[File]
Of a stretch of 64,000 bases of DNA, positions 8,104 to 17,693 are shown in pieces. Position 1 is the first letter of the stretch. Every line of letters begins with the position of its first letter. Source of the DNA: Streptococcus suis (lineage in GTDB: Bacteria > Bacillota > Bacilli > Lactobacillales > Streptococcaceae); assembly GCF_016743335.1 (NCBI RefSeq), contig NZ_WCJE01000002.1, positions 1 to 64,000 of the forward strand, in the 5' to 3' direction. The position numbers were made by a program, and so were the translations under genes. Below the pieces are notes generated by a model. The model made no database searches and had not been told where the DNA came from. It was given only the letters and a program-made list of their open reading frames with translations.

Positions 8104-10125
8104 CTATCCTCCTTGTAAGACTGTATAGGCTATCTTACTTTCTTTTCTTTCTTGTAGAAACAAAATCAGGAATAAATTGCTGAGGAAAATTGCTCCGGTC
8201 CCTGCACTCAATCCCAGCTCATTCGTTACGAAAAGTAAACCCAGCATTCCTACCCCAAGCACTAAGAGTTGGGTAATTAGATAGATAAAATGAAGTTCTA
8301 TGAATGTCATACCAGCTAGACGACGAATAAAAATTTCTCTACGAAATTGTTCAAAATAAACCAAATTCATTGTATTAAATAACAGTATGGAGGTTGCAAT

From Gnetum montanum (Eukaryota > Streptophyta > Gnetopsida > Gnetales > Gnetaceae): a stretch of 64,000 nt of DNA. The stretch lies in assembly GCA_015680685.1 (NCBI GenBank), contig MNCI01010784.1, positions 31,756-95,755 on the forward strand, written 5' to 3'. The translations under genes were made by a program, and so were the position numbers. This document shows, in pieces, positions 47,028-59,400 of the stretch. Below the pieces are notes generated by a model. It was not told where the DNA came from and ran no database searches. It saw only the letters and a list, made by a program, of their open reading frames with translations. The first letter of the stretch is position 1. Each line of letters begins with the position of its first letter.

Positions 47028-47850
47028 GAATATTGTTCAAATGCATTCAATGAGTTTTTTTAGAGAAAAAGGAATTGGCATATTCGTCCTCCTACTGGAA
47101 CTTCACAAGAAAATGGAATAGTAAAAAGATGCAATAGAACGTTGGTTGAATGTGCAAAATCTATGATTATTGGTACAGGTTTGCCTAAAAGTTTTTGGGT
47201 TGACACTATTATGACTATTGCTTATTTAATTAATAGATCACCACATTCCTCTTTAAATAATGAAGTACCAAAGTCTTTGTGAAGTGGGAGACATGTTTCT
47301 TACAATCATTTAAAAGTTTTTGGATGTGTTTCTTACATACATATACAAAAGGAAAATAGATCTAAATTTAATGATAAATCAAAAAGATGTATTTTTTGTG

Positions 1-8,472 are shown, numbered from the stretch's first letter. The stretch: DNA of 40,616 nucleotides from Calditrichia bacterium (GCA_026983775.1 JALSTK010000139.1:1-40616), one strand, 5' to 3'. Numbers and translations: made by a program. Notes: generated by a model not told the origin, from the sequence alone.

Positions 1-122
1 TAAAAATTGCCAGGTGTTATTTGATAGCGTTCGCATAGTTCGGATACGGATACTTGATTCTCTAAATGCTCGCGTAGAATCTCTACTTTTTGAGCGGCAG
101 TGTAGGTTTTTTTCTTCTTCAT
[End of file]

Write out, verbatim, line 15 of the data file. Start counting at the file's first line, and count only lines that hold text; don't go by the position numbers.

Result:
101 TGTAGGTTTTTTTCTTCTTCAT